What to Do if you Lose a Child and How to Prevent It From Happening

by Jessica on March 23, 2011

1. Discuss crowd safety early and often. As soon as a child is old enough to walk around on their own, they are old enough to start learning about how to stay safe. Don’t assume that they are too little to start learning what to do if they are lost.

2. Have a family plan. The standard wisdom says that families should choose a place to meet if they are separated. While this might work for tweens and teens, we have found that this is not a great idea for kids 10 and under. Instead, we tell our kids that if they are separated from their family they should stop and stand still. If after several minutes they are not reunited with their family, they should find a police officer or event employee or mom with kids and tell them they are lost.

3. Teach your child important information. Make sure your little ones know their full name, their mom and dad’s names, their address, and even a phone number. Practice fun ways to remember this information and rehearse when you are traveling.

4. Dress your crew in matching clothes. When we travel I always dress the boys in matching shirts.  It amazes me how other people will help me herd my crowd because they can tell we all belong together.

5. Attach a sticker or bracelet with phone numbers to your child or put your numbers on a slip of paper in their pocket. Waterproof bracelets like the ones you get at a waterpark can be purchased an office supply store or you can use a sticky address label.

6. Take a picture of your kids before you attend a crowded event. I’ll be honest and tell you that I always thought this was useless advice because I was sure I would be able to remember what my children had on if needed. In the panic of the moment, though, I could barely remember my own name. We had to flip through our camera to give a description to the officers when our son was lost at the Albuquerque Balloon Festival.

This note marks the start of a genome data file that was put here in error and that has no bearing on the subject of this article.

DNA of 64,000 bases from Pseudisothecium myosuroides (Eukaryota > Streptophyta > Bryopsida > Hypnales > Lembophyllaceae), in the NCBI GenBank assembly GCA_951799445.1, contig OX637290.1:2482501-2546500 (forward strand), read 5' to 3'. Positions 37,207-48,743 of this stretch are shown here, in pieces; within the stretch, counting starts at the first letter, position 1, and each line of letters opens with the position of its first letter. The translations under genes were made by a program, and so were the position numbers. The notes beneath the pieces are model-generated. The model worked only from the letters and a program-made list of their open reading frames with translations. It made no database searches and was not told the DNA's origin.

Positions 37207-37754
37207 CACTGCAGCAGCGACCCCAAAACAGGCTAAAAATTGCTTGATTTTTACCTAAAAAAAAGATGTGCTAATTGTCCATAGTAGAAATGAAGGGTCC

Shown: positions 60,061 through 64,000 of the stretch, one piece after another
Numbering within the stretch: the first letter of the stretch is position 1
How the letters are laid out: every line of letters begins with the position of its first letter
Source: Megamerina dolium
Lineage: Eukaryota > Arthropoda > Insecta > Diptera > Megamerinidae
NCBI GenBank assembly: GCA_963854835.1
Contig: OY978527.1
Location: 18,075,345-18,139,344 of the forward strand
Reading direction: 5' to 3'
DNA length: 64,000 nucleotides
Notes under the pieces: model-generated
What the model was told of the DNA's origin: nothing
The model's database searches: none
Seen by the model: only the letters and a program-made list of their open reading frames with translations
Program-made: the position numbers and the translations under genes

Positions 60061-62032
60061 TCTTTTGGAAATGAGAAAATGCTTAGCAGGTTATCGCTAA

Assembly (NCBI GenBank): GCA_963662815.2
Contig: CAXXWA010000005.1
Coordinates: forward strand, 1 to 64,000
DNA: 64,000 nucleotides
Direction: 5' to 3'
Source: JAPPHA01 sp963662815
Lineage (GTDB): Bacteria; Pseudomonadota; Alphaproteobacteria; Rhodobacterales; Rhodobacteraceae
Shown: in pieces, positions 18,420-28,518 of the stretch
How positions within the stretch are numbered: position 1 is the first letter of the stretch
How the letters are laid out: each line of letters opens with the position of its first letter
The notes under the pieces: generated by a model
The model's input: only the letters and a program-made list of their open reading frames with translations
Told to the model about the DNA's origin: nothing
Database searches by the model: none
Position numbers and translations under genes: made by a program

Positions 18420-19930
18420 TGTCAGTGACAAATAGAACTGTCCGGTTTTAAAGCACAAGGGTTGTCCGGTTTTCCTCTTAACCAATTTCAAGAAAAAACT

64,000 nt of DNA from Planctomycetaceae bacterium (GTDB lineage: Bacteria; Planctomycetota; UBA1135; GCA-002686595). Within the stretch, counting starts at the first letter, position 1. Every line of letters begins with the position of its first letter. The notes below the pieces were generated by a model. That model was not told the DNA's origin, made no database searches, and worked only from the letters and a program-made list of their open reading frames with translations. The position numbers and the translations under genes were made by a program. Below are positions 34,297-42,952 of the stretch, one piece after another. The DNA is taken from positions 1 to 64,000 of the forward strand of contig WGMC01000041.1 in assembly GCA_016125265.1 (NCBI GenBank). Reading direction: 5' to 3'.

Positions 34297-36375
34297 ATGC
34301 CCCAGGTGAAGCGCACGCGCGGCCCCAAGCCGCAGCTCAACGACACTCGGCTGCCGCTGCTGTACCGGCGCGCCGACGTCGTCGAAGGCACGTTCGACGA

7. Don’t Panic. One more time, do not panic. Child abduction is the tsunami of parenting fears, but the reality is that the chance that your child will be abducted is about 1 in a million. When my son was missing at the Albuquerque Balloon festival, every few minutes I could feel that tsunami threatening to wash over me and take me to ground in sheer panic. Only by concentrating on not panicking and reminding myself that I could not help my son if I did panic was I able to stay calm and focused on the task ahead.

8. Stop for a moment and do not move. Often your child is not far from you at all and will see you and hear you calling and come right back to you. If you immediately start run through the crowd, you might miss your child standing just a few feet behind you.

9. Ask for help quickly. Officials, police officers, and event staff are trained and ready to help you find your missing child. Ask the people around you for help as well. This is not a time to be shy. The more people you can involve in your search the faster it will be resolved.

10. Cooperate with officials. Officers and event staff may want you to stay in one location while they look for your child. As hard as it is to sit and wait, trust that they know what they are doing.

 This post is a part of other great Top Ten Lists at Oh Amanda


oh amanda {impress your kids} April 26, 2011 at 7:12 am

Great post and info!

Thanks for linking up with Top Ten Tuesday!

Jen April 26, 2011 at 3:30 pm

Good tips! That must have been so scary for you! Glad it had a happy ending :)

LucidLotus April 26, 2011 at 4:06 pm

This is something that we should all have in our consciousness, so thank you! You are amazing for making yourself not panic to take care of your son. I hope that I would be able to do that too, but I'm not really sure. Glad he is ok.

walkingontravels April 29, 2011 at 3:20 pm

Great post! I am headed back to China with Dek tomorrow morning and I've had this tiny tsunami in the back of my mind about what if I loose him or he gets snatched. It's the forst time we are traveling without the daddy, so my stress level is a little higher than normal. I am super excited about the trip and I will have loads of support on the ground from my colleagues, but as moms, you know we are always worrying about something. Plus my parents like to bring up the white slave trade market whenever possible. Lovely.

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